Honor thy father and thy mother...

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Honor thy father and thy mother: that thy days may be long upon the land which the Lord thy God giveth thee.

The Fifth Commandment call us to love our parents. It tells us that must love those closest to us before one can love anyone else. In his first epistle to Timothy, the Apostle Paul writes: But if any provide not for his own, and specially for those of his own house, he hath denied the faith, and is worse than an infidel (I Timothy 5:8).

The prototype of perfect love is Christ's love for his Heavenly Father. And during His earthly life, Christ also showed his love for His earthly parents many times. Thus, while His human nature was languishing in torment before His death, He was grieving in His soul for His mockers. And while His divine nature had turned to Redemption by His passion, He still showed His filial care for His Mother. In the Gospel according to John, we read: When Jesus therefore saw his mother, ad the disciple standing by, whom he loved, he saith unto his mother, Woman, behold thy son! Then saith he to the disciple, Behold thy mother! And from that hour that disciple took her unto his own home (John 19:2-27).

Sacred Scriptures show that the Christian's recognition of human worth begins in the experience of the family. The family is the unit of community and society. The family is also the school for moral life. In his family, a child first begins to feel moral obligations. The moral well-being of family life determines the well-being of society and the state, which are both made of many families. Respect for parents and attentiveness to their counsel are the prototype of moral culture. Respect for parents is expressed by sacrificial love for them, which must in time take the place of natural attachment. This love shows in profound attentiveness to their counsel, which develops out of the earlier obedience we show them automatically. The internalized respect we have for our parents prompts our concern for them, which increases as they get older.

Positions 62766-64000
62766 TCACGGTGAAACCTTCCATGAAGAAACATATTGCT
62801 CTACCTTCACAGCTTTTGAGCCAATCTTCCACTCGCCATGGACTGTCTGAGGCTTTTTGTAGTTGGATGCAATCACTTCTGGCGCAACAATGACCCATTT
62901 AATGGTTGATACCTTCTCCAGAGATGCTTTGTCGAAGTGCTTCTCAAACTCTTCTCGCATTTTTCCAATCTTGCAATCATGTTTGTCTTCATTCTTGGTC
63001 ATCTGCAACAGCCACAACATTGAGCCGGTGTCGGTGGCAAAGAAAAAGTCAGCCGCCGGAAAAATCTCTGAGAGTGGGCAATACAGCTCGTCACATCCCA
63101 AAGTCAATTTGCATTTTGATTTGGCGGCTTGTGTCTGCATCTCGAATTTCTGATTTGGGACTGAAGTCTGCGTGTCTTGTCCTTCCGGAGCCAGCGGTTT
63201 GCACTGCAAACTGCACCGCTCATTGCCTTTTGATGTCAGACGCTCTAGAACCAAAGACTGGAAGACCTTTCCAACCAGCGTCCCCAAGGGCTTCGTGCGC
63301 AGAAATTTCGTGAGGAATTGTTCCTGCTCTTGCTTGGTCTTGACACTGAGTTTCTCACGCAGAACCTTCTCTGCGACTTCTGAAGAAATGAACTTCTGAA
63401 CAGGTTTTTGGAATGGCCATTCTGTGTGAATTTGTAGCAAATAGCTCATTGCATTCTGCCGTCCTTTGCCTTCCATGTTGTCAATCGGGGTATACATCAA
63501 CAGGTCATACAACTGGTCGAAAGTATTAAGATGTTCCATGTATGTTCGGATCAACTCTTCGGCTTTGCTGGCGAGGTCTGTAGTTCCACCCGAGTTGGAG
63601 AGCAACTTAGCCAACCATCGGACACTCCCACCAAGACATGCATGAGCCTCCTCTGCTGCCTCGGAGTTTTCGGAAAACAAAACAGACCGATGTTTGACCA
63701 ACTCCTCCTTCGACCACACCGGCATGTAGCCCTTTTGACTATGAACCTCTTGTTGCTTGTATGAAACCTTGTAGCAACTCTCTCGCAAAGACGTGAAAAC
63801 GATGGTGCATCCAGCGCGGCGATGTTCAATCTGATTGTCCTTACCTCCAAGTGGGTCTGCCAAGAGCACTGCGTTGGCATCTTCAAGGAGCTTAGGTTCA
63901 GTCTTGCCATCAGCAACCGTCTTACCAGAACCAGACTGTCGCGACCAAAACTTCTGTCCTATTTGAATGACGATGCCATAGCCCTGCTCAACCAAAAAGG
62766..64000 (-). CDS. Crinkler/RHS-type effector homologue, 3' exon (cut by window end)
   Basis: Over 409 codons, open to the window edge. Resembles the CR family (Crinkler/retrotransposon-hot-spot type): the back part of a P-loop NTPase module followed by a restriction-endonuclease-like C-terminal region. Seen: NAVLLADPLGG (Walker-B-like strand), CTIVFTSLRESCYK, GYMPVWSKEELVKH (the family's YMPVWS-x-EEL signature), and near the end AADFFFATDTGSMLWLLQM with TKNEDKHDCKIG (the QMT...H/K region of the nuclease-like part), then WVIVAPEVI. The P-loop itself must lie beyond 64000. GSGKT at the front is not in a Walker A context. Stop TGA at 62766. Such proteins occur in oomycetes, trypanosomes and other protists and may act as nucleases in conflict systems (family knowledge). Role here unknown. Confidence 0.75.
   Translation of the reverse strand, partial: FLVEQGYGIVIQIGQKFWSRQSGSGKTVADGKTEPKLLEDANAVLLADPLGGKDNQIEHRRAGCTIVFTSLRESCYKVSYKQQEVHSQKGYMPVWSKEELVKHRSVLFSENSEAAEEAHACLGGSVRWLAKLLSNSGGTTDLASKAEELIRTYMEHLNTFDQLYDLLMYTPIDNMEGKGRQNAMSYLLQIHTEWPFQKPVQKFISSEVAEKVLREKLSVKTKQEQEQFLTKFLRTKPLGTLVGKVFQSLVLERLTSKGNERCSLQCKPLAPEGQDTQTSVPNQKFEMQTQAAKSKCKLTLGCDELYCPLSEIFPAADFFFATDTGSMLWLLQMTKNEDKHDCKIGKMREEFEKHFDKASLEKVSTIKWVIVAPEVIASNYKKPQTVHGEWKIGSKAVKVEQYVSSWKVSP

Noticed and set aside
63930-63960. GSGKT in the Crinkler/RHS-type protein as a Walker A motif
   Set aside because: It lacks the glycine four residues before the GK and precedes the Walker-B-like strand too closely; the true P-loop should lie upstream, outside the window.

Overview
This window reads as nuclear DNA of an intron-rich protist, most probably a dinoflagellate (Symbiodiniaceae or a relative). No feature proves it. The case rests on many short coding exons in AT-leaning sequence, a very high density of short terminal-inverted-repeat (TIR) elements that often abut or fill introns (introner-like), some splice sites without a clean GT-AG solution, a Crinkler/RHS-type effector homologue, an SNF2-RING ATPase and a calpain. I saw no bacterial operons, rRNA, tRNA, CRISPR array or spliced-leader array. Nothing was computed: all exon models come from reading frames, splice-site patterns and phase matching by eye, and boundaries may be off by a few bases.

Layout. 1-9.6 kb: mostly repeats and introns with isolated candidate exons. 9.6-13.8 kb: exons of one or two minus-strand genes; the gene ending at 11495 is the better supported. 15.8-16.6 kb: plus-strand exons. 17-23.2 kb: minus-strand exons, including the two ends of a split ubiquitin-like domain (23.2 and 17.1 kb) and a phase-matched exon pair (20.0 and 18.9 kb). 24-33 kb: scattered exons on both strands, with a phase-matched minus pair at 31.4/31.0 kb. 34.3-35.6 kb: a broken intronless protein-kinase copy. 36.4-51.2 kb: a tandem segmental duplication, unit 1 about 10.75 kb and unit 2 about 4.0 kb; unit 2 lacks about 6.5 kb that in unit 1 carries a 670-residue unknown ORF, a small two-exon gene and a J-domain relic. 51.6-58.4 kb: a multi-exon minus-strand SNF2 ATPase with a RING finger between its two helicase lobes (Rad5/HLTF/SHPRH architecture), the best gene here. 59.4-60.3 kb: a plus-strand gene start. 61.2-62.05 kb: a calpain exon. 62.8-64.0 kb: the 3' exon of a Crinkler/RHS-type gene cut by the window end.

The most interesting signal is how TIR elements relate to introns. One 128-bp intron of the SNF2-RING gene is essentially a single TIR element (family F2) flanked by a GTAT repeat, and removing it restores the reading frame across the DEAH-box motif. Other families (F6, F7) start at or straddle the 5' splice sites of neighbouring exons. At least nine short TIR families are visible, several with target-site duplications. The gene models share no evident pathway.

The breakdown of every society and of every desertion from the Church starts in disrespect for parents. This disrespect was personified by Ham, the second son of Noah. By laughing at the nakedness of his father, Ham became a standard figure of the sinful attitude of a son who does not respect his parents (Genesis 9:21-23).

The connection between a proper relationship with one's parents and the good things of this life-and likewise, long life--can be seen in the so-called "patriarchal families". The spiritual order of such families confers a certain nobility of life on everything. Patriarchal families preserve life from shocks that hurt the soul, and confer greater health and longevity. A spiritually balanced life, God's peace and good morals could be found formerly in Russia among peasants, Cossacks, and Old Ritualists.

©Archpriest Victor Potapov,

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